Charitable Options

Charitable Options

After your death, what will become of the “acorns,” those things you have acquired during your lifetime?  As your life ever grows and expands glorifying God in eternity, your life of faith can continue and grow here on earth, doing good from heaven.

St. Emma Monastery can trace its “genealogy” of giftedness to the women who used their means to help sustain Jesus and the Apostles!  Paul names individuals who used their means — however modest, average or extraordinary — to help further the Gospel by providing a sustenance to the Apostles.

Benefactors showed their love for God and neighbor by their charity.  We are a living testament of the

generosity of the benefactors before us helping establish the Benedictine Nuns of St. Emma Monastery.  Your donation helps sustain this spiritual oasis, this God-centered location that many people experience as a touchstone to God.  Your donation

If you would like someone to contact you about Charitable Options, click here.

Your life’s work will perdure and continue to you please consider helping this monastery perdure for future generations as part of our own personal legacy

By choosing one (or more) of these Charitable Options, you are like this acorn that continues you like St. Therese, continue to do good on earth”


A Will is a legal document which contains specific instructions to the Probate Court as to how your property is to be administered and distributed after your death.  A Will can only go into effect after you die and cannot provide any protection during life in case of your incapacity.  Because a Will is a matter of public record, it is more easily challenged by disgruntled heirs.  With a Will, a separate probate proceeding is normally required in each state where property is located.

Living Trust

A Living Trust is similar to a Will except that with a Living Trust, you place all of your assets into the trust with instructions for the management and distribution of the assets upon your incapacity or death.  If you designate yourself as Trustee, you can continue to manage and invest the Trust assets as you wish — and with complete freedom to withdraw assets as needs arise.  The Successor Trustee you have named in the Trust will take over in case of your incapacitation during life or after your death.  A Living Trust avoids to potentially time-consuming and costly public Probate Court process.  The Wall Street Journal has called the Living Trust the most flexible planning device available.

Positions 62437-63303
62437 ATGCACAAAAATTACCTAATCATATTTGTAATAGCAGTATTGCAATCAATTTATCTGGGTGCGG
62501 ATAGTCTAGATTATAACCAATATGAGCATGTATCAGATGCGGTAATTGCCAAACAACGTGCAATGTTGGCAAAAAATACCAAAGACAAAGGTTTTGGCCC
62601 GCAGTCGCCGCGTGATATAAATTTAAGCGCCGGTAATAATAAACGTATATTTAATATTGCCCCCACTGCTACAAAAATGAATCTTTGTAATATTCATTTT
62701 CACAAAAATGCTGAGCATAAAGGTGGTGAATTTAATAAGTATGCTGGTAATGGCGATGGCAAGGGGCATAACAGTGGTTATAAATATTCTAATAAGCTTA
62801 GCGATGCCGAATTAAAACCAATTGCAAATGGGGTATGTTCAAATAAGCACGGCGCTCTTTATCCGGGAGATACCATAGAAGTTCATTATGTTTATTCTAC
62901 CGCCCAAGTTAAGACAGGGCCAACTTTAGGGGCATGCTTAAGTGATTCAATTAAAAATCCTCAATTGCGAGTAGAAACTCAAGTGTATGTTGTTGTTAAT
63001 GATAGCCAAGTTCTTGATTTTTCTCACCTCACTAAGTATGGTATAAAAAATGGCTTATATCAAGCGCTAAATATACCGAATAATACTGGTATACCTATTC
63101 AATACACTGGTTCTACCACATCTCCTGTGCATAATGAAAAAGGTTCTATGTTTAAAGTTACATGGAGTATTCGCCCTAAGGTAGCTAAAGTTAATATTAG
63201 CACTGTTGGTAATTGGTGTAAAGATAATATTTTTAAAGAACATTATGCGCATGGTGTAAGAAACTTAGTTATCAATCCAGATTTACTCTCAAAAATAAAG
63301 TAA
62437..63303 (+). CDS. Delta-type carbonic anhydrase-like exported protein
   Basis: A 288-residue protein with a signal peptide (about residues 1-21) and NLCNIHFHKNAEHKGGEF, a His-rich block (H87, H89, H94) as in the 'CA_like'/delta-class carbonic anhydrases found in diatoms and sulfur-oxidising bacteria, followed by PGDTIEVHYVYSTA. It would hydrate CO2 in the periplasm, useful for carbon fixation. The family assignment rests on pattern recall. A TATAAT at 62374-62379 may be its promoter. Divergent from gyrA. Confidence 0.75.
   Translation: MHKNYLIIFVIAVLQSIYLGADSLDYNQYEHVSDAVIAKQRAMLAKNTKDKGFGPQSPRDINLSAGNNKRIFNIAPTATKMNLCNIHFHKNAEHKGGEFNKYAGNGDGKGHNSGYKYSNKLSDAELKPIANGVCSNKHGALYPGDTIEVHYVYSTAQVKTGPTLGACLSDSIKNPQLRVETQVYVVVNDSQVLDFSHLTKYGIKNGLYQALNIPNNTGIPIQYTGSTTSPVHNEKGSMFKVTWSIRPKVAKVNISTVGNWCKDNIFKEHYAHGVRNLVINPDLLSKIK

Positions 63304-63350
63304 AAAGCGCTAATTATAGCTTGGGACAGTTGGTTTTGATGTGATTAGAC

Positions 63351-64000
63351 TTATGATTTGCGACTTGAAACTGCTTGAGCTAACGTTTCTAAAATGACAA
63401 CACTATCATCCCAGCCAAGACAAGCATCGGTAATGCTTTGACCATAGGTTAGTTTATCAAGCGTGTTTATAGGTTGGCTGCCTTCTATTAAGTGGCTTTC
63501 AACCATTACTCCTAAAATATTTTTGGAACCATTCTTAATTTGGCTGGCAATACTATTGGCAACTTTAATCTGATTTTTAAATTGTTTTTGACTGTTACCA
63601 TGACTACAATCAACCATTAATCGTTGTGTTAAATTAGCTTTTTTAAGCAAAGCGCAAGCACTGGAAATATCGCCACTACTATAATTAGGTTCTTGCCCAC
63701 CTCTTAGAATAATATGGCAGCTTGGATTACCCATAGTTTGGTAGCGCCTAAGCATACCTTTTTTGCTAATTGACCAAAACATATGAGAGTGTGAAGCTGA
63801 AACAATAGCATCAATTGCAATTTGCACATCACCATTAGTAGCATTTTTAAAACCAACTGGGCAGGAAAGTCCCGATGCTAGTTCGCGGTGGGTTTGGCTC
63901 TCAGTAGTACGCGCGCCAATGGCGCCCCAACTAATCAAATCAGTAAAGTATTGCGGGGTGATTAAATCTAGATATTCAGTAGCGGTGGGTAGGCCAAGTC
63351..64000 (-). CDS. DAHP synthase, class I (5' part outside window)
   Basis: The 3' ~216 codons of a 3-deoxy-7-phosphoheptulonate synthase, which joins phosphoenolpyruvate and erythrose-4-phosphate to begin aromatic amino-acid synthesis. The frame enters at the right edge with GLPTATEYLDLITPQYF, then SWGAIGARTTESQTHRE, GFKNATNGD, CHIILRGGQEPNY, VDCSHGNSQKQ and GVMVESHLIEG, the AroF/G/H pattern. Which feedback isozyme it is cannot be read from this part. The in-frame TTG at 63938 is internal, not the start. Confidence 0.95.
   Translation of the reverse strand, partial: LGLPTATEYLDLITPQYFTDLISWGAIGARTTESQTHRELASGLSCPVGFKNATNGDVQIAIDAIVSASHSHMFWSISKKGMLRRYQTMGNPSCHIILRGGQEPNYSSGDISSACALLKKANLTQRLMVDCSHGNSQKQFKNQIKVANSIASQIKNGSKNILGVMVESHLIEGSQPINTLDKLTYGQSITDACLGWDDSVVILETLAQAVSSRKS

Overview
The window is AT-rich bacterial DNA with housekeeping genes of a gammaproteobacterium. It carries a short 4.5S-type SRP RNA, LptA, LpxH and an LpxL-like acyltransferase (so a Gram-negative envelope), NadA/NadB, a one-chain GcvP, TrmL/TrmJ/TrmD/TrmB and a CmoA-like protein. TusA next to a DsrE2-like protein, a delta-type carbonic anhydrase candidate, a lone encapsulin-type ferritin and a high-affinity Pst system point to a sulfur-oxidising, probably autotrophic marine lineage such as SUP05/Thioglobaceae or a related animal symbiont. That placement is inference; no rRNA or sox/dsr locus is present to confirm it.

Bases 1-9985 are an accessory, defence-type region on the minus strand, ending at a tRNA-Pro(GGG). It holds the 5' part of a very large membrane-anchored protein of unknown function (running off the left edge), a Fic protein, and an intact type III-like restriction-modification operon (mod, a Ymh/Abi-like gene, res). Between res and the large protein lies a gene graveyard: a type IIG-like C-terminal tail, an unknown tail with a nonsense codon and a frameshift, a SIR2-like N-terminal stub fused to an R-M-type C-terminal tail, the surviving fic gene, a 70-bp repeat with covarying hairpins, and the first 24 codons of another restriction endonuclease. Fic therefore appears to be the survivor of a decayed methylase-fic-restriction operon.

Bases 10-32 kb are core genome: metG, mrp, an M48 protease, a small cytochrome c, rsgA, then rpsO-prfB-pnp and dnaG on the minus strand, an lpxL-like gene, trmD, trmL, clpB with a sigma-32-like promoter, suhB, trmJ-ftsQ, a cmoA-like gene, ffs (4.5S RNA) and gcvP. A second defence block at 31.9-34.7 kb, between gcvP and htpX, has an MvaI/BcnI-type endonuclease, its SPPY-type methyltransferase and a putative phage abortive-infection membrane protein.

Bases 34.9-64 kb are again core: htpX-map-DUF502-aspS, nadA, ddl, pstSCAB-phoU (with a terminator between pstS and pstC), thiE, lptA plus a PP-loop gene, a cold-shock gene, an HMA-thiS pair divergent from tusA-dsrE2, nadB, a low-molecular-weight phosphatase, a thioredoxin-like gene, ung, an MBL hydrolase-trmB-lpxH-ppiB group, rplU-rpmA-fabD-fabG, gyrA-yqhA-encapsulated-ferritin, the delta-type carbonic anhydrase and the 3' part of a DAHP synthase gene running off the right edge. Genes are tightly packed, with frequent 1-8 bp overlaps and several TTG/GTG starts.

Click here for comparison between Wills and Living Trusts

Retained Life Estate

Another way of giving a gift and keeping it is through a Life Estate.  This is an attractive option for people who would like to donate their residence to charity, yet remain in the homestead.  By accelerating the transfer and retaining a life estate, the donor retains the benefits of the property while obtaining a current charitable income tax deduction.  The property also passes free of federal estate tax.  If the donor ever wants to vacate the property subject to a retained life estate, the property is rented and the income passes to the donor.